The IBA’s response to the war in Ukraine
IBAHRI welcomes the UK Government’s recognition of the Yazidi genocide
The International Bar Association’s Human Rights Institute (IBAHRI) welcomes the Government of the United Kingdom’s (‘the UK Government’) formal recognition, on 1 August 2023, of the atrocities against the Yazidis as genocide.
The Yazidis, a numeric minority religious group in Iraq, has been targeted by the non-state actor Daesh – also known as Islamic State, ISIL or ISIS – with the support of foreign fighters from across the world. Prohibited acts committed against the Yazidis include mass killings, serious bodily and/or mental harm, and measures intended to prevent births. Daesh has been clear that the destruction of the group is the aim of the targeting, as they consider Yazidis as infidels and devil worshippers.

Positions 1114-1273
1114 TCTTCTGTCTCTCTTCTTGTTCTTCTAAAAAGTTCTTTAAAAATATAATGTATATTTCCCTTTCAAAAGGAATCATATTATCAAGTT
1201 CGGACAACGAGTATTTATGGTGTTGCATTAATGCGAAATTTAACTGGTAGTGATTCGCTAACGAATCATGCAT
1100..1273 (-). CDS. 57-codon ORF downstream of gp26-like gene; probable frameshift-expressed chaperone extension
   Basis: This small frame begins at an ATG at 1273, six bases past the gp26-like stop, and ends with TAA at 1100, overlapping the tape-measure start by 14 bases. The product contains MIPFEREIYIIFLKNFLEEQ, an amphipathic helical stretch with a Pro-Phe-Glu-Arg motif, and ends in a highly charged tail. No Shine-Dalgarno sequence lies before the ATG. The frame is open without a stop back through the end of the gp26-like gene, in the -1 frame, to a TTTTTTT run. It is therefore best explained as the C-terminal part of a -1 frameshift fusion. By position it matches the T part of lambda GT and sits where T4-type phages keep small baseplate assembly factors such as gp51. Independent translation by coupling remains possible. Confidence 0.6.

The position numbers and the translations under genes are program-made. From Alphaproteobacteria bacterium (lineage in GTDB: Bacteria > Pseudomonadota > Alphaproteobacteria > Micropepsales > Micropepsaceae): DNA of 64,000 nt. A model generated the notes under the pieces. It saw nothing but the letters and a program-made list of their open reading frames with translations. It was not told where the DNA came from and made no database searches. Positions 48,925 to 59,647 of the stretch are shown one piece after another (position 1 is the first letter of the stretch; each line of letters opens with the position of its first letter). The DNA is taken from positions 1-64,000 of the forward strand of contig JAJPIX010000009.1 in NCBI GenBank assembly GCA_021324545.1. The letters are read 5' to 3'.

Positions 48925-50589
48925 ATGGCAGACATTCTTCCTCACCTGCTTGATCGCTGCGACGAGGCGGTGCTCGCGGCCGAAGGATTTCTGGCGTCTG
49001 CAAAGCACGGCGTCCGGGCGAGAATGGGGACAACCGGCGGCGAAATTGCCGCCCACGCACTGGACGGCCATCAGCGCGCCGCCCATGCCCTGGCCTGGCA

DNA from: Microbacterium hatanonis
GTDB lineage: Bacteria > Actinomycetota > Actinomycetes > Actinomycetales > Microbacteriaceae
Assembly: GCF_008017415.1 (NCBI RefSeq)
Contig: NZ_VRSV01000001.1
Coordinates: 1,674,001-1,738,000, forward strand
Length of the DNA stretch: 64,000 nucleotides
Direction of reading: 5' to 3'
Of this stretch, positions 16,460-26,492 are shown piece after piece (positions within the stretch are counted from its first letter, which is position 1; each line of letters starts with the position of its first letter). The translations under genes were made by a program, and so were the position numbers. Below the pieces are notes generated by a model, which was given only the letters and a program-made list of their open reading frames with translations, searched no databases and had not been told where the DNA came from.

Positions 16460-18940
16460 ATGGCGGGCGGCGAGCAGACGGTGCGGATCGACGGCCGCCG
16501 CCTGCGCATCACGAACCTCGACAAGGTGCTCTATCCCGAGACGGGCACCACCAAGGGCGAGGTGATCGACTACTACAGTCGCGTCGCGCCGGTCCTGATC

Dr Ewelina Ochab, IBAHRI Programme Lawyer and lead in the UK campaign for the atrocities to be recognised as genocide, said: ‘As we mark the ninth anniversary of the attack on Sinjar [on 3 August], this is an important step that many survivors have been waiting for – the recognition of the atrocities they suffered for what they are. However, recognition alone is not sufficient. Actions must follow, including actions to ensure justice and accountability for this genocide, actions to support the communities including with safety and security in Iraq, with the return to Sinjar (when possible) and resettlement, among others. The best interest and wishes of members of the community must be central to these actions. In the UK, we must review the failures to investigate and prosecute the Daesh foreign fighters who returned to the UK. Out of over 400 returnees, only 32 have been convicted and for terror-related offences only. This is an outrageous response sending a message that if you travel abroad and participate in genocide, you can get away with it. A slap on the wrist with a few terror-related convictions is unacceptable.’